If you strip Dead Space: Ignition of its atrocious gameplay, story, graphics, and sound, you end up with a cool idea. Gamers who have the willpower and patience to play through this Ishimura-sized disaster are rewarded with a Hacker Suit for use in next year’s Dead Space 2. This is the only reason to play it. Here’s hoping this reward is worth the frustration tied to getting it.

From the first conversation between Franco Delille, a technician stationed on civilian space station The Sprawl, and his assistant/love interest Sarah Anderson, Ignition separates itself from Dead Space’s excellent fiction. The dialogue contains one of the worst “that’s what she said” jokes I’ve ever heard – and this is coming from someone who has watched The Office abuse this line to the point of sitcom embarrassment. The plot never rights itself, with the only point of interest coming at the end of the game during a sequence that hints at how Dead Space 2 will begin.

The story is told through comic book-like images that occasionally showcase movement. Notice that I said movement and not animation. A necromorph may lunge across the screen in one of the shots, but none of its limbs are animated. It ends up looking like a cardboard cutout being tugged by a string. The sense of movement is also conveyed poorly by making human characters’ limbs shake, expand, or contract. The end result for most of these attempts makes the characters look like they are made out of marshmallow. I was freaked out more by the humans than the necromorphs.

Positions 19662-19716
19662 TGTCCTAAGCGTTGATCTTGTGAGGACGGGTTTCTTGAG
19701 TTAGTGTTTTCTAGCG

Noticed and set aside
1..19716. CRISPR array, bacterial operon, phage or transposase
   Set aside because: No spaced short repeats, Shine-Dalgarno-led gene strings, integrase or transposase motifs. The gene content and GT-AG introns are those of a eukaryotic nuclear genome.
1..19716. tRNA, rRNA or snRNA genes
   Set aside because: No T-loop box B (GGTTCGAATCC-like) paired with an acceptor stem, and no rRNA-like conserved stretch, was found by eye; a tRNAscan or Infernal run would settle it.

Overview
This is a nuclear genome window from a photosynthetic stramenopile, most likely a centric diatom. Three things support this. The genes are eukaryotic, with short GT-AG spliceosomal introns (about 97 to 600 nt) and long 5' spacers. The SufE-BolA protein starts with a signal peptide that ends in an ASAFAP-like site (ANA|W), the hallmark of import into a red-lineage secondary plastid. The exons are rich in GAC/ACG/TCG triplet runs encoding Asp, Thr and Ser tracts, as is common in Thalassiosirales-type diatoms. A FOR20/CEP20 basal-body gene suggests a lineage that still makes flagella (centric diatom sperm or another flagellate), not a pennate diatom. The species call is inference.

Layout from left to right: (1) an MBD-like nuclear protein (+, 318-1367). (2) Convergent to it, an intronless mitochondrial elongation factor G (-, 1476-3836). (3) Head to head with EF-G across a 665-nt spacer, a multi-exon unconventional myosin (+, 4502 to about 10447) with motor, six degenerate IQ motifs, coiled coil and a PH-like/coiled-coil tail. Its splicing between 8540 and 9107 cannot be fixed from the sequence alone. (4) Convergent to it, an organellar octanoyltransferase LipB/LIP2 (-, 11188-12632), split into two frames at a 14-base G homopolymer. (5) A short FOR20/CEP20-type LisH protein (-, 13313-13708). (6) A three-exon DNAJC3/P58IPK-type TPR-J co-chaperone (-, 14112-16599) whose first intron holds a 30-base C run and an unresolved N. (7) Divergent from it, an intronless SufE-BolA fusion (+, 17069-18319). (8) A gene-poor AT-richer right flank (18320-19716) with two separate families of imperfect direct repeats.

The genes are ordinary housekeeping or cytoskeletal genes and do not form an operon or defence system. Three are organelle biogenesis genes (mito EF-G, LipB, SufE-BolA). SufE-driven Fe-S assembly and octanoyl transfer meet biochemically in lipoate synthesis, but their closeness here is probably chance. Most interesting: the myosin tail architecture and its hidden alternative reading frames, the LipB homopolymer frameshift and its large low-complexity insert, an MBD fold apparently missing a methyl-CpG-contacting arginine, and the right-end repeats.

The story unfolds like a “choose your own adventure,” allowing players to chart their course through the plot. No matter what path you select, you’ll run headlong into one of three horrible minigame types.

The most maddening (and overly difficult) is a puzzle concept called Hardware Crack, which involves mirrors, lasers, and, for whatever reason, a timer. The goal is to connect colored lasers to the same colored circuit. Mirrors are used to bounce the laser across the board. The first few stages of this puzzle concept are fairly entertaining, and easy enough for anyone to blast through. Roughly halfway through the game, the difficulty spikes. Even Steven Hawking would have problems solving these puzzles, and he knows how to crack the space-time continuum!

The second minigame, System Override, is a plainly rendered version of tower defense. Rather than stopping hordes of enemies from penetrating a point, you are the attacker. Players can complete every map by simply spamming squads. Just tap the face buttons to place troops on the grid, and victory is inevitable.

The final game type, Trace Route, is reminiscent to the light cycle sequences from Tron, where trails of light battle for position. Forcing opponents into a wall can be fun, and weaving dangerously through tight quarters can get the blood pumping, but if you save a boost or two until the final stretch you’ll win every time.

If you’re a huge Dead Space fan, you may want to put two hours aside to play through this game to get the Hacker Suit. If your interest lies solely with how Ignition serves as a prelude to Dead Space 2, you’re missing nothing interesting. I doubt the “that’s what she said” joke or Franco Delille’s story will be referenced extensively when Isaac returns.